What happens when we die? One day we'll find out, but until then, Mary Roach can fill you in on the various and wildly entertaining scientific endeavors that attempted to answer the question. From ectoplasm weilding mediums, to weighing the soul, to the man so curious he killed himself in order to find out, this book is guaranteed to entertain.— Beckett
What happens when we die? One day we'll find out, but until then, Mary Roach can fill you in on the various and wildly entertaining scientific endeavors that attempted to answer the question. From ectoplasm weilding mediums, to weighing the soul, to the man so curious he killed himself in order to find out, this book is guaranteed to entertain.— From Beckett
The best-selling author of Stiff and Bonk trains her considerable wit and curiosity on the human soul.
"What happens when we die? Does the light just go out and that's that—the million-year nap? Or will some part of my personality, my me-ness persist? What will that feel like? What will I do all day? Is there a place to plug in my lap-top?" In an attempt to find out, Mary Roach brings her tireless curiosity to bear on an array of contemporary and historical soul-searchers: scientists, schemers, engineers, mediums, all trying to prove (or disprove) that life goes on after we die.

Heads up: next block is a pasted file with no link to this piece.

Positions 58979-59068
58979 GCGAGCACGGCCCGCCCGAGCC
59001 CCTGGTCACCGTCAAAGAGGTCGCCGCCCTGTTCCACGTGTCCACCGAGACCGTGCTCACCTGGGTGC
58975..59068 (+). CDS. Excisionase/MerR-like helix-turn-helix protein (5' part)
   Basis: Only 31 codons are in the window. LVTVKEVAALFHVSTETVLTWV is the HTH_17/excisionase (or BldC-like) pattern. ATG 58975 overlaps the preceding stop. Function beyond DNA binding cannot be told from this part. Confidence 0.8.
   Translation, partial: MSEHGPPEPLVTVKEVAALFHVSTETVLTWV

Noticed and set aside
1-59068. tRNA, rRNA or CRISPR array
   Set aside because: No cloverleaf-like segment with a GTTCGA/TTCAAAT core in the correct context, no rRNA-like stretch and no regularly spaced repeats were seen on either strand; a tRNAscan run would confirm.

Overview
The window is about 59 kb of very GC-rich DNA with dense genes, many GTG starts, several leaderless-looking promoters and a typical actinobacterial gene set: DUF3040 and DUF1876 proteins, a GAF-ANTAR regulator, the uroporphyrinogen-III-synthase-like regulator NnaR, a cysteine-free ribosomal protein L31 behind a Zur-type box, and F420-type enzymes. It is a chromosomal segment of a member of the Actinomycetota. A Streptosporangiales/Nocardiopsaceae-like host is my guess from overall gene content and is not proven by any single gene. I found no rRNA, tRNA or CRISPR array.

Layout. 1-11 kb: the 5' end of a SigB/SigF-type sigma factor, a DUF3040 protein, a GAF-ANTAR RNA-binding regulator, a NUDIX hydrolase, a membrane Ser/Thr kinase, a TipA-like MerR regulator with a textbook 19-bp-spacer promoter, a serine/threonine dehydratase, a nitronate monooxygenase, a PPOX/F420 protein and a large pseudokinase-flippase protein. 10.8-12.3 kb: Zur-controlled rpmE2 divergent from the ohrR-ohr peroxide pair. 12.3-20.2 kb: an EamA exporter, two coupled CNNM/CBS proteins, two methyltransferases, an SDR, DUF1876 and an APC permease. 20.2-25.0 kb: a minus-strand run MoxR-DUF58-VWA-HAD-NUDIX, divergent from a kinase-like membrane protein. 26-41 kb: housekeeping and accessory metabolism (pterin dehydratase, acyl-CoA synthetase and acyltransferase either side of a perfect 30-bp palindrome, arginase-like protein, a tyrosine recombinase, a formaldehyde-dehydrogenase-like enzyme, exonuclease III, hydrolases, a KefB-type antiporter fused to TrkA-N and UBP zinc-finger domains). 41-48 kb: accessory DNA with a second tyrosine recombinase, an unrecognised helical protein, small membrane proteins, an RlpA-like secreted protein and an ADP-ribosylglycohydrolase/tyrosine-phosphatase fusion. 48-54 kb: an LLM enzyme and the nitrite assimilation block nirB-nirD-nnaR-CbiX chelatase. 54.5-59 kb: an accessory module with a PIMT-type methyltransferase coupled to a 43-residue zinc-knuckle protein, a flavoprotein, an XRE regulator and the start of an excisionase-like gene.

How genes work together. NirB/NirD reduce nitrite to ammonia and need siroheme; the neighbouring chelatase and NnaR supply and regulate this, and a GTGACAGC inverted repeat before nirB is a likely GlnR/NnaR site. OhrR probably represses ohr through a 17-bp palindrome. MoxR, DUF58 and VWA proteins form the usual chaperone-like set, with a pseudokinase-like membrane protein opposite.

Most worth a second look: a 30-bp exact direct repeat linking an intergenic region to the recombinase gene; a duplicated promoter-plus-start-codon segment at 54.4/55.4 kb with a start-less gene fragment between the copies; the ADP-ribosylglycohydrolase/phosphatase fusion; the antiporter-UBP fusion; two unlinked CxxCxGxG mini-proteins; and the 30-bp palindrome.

About the Author
Mary Roach is the author of six best-selling works of nonfiction, including Stiff: The Curious Lives of Human Cadavers, Gulp: Adventures on the Alimentary Canal, and, most recently, Grunt: The Curious Science of Humans at War. Her writing has appeared in Outside, National Geographic, and the New York Times Magazine, among other publications.
The general reader’s ideal emissary to the arcana of serious science. . . . Roach’s writing has what science has so far failed to find: a divine spark.
— Malcolm Jones - Newsweek
Dependably witty, especially when it ventures far into the ether. . . . [Roach] makes a clever investigator and a thoroughly entertaining, if skeptical, tour guide.
— Janet Maslin - New York Times
Investigative reporting has no lighter, more irreverent spirit than Mary Roach. . . . Spook is enormous fun.
— David A Walton - Pittsburgh Union-Tribune
Surreal, fascinating, at times absurd and always hilarious, Mary Roach may not reveal the street address of our final destination, but in Spook she makes it sound less like a morgue and more like a comedy club.
— Vince Darcangelo - Boulder Weekly
Reading Spook is like attending a lecture by a professor who is equal parts Groucho Marx and Stephen Jay Gould, both enlightening and entertaining.
— Dorman T. Schindler - Sunday Denver Post & Rocky Mountain News